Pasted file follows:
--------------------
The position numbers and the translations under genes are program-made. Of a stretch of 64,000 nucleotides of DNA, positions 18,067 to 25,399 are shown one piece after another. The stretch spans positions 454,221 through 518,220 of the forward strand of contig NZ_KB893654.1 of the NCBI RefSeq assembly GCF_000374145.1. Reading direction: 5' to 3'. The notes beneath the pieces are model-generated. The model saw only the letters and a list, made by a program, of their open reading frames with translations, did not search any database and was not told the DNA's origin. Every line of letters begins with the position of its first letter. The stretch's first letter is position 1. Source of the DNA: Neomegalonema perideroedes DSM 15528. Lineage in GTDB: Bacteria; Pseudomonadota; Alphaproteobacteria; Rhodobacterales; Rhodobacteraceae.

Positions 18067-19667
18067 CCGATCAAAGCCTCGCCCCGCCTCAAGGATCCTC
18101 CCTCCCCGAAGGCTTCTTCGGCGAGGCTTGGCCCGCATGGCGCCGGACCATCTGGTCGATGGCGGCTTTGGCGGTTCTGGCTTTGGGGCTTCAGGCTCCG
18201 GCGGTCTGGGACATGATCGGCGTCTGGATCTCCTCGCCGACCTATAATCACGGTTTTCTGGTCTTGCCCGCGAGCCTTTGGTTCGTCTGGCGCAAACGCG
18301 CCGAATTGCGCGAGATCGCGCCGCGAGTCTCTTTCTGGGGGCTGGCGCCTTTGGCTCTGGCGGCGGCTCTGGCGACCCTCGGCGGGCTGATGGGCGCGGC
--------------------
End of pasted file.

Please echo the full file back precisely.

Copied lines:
The position numbers and the translations under genes are program-made. Of a stretch of 64,000 nucleotides of DNA, positions 18,067 to 25,399 are shown one piece after another. The stretch spans positions 454,221 through 518,220 of the forward strand of contig NZ_KB893654.1 of the NCBI RefSeq assembly GCF_000374145.1. Reading direction: 5' to 3'. The notes beneath the pieces are model-generated. The model saw only the letters and a list, made by a program, of their open reading frames with translations, did not search any database and was not told the DNA's origin. Every line of letters begins with the position of its first letter. The stretch's first letter is position 1. Source of the DNA: Neomegalonema perideroedes DSM 15528. Lineage in GTDB: Bacteria; Pseudomonadota; Alphaproteobacteria; Rhodobacterales; Rhodobacteraceae.

Positions 18067-19667
18067 CCGATCAAAGCCTCGCCCCGCCTCAAGGATCCTC
18101 CCTCCCCGAAGGCTTCTTCGGCGAGGCTTGGCCCGCATGGCGCCGGACCATCTGGTCGATGGCGGCTTTGGCGGTTCTGGCTTTGGGGCTTCAGGCTCCG
18201 GCGGTCTGGGACATGATCGGCGTCTGGATCTCCTCGCCGACCTATAATCACGGTTTTCTGGTCTTGCCCGCGAGCCTTTGGTTCGTCTGGCGCAAACGCG
18301 CCGAATTGCGCGAGATCGCGCCGCGAGTCTCTTTCTGGGGGCTGGCGCCTTTGGCTCTGGCGGCGGCTCTGGCGACCCTCGGCGGGCTGATGGGCGCGGC